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  • Guest - John Bauman

    The "false explanations and platitudes" is meant as the first of the two articles of the previously stated "Dichotomy". The suggestion that something as complex as answering the issue of fairness and the sovereignty of God can be explained by favoring the "fairness" side of the equation would be faulty.

    That is followed by the "or" -- the other side of the equation in which we, in sour grapes say that we never wanted fairness anyway, doggone it. It's the chip on the shoulder we carry when we insist that God's sovereignty is not a mystery in issues like fairness and free will. I am reminded of the wag who said "The agnostic is the fellow who may not be sure if there is a God....but he's damn sure you don't know either.". We want to make sure the world suffers with out sense the God's sovereign will is just a cavalier as we are deluded in believing it is.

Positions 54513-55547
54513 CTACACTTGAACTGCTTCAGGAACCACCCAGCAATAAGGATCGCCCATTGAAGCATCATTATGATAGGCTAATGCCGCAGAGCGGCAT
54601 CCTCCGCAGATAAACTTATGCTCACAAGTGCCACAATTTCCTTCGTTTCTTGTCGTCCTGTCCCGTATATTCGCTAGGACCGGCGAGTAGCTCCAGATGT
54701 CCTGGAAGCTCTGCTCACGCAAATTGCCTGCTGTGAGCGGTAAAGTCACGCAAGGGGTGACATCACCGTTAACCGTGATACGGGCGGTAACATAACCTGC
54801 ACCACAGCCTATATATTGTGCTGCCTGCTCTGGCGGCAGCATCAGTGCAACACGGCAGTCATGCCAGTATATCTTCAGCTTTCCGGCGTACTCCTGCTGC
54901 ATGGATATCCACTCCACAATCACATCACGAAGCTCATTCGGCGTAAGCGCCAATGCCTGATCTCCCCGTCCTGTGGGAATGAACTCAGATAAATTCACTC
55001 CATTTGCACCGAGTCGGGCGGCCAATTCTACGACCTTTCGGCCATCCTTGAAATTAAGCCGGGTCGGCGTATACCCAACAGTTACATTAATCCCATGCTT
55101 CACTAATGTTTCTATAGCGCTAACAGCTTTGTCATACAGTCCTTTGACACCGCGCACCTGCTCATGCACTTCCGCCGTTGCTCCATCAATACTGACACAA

And all this was said in light of the probability that there is another explanation: Job is not a historical account. That's not heresy. That's the kind of determination we make throughout Scripture as we responsibly try to determine the most accurate way to read it.

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  • Guest - John Bauman

    "out" is "our"

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  • Guest - armk

    "We want to make sure the world suffers with out ["out" is "our"] sense the God’s sovereign will is just a cavalier as we are deluded in believing it is."

    That sentence is headache-inducing. Clarify and elaborate, please. And, defend from Scripture.